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Tron: Evolution DRM revokes buyers' licenses, pirates unaffected

Published: 19:08, 03 December 2019
Tron Evolution
Tron Evolution

People who bought Tron: Evolution on Steam have been locked out of their purchases unless highly specific conditions were met. This mess is courtesy of SecuROM and expired licenses but pirates were unaffected almost entirely.

SecuROM's reputation was already horrible even before this incident but those who purchased Tron: Evolution on Steam might start hating it even more now. For those not aware of this particular DRM product's history, it is filled with controversies, mostly started by the DRM ruining the players' experience one way or another.

The Wikipedia article lists only a handful, including the asinine attempt by EA to pester purchasers of Mass Effect 3 to reactivate their software every 10 days. SecuROM's infamy persisted even after it largely stopped being used and the latest victims of this DRM are Tron: Evolution purchasers.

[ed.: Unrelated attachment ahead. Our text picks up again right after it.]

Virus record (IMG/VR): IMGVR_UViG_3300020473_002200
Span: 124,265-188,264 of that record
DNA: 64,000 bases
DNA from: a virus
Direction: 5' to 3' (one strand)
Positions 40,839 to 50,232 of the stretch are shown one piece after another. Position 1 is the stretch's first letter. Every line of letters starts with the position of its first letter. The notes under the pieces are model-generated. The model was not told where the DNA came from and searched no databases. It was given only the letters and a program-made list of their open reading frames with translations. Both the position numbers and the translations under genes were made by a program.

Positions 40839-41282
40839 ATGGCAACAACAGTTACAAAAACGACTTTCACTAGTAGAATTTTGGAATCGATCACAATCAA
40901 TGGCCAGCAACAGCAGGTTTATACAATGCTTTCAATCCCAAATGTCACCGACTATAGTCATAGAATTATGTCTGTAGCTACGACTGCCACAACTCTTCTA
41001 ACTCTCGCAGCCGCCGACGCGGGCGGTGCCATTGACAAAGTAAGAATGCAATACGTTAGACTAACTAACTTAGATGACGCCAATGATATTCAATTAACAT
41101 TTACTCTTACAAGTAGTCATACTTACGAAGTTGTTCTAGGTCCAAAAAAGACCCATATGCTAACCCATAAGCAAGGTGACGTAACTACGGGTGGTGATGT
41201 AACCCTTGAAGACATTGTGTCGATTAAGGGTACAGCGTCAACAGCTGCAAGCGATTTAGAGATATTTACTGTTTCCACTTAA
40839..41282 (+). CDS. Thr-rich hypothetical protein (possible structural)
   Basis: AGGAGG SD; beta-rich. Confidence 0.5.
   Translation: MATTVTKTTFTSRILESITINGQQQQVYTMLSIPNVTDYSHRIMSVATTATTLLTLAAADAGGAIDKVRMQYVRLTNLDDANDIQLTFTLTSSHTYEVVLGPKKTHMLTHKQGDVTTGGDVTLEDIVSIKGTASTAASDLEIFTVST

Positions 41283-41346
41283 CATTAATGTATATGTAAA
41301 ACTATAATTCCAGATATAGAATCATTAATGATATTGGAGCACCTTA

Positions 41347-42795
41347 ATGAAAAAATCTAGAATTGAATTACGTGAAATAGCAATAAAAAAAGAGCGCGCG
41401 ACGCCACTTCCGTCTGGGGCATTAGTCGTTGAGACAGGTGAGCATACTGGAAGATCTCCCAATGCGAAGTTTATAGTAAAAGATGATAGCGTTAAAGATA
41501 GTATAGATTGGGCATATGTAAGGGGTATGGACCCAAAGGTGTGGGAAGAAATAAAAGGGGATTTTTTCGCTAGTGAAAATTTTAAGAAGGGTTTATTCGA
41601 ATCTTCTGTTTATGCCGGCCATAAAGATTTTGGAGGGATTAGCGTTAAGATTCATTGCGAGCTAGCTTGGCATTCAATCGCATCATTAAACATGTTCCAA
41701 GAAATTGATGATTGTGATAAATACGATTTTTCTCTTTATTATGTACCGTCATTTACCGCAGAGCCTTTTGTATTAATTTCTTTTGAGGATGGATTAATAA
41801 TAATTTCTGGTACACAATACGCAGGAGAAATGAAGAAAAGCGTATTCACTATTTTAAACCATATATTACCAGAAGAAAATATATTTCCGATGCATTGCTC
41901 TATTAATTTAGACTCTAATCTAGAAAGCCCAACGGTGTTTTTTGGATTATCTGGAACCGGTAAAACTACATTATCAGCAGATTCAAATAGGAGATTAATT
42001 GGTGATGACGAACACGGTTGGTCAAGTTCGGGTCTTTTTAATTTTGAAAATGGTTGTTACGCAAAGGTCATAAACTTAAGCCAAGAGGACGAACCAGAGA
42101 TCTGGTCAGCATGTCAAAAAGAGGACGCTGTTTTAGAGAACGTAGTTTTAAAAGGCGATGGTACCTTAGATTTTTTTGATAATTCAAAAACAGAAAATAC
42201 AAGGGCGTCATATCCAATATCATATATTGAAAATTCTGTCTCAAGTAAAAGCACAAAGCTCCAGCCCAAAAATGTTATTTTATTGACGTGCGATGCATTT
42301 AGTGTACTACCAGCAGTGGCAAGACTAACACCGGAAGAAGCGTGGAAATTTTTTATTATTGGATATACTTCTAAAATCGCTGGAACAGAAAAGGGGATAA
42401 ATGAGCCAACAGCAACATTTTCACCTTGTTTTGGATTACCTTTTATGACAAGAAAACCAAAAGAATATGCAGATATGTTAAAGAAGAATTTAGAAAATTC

Tron: Evolution was delisted from Steam in mid-2019, apparently as a result of SecuROM subscription ending, but that's not even the worst part. People who picked the game up along the way but didn't have it installed lost access entirely.

Apparently, it was available for download until October 2019 when Steam users started getting errors about their serial codes being deactivated. Since SecuROM's FAQ stated players should contact Disney about the revoked licenses, some of them did. Disney responded by stating they are looking into patching the "hiccup" but have no ETA on the fix.

As a result of legitimate buyers not being able to access what they paid for, some suggested usage of certain sites associated with flags that feature skull and crossbones.

Disney Tron Evolution Tron Evolution

Considering that DRM is used exactly to prevent piracy and SecuROM is notorious for being cracked easily, one could safely say that such "protection" has completely missed the mark, again. Pirates still got the game for free long ago and DRM only served to kick the legitimate buyers in the shins, again. 

We couldn't help but remember the most accurate gif ever describing the relationship between paying players, DRM and pirates.

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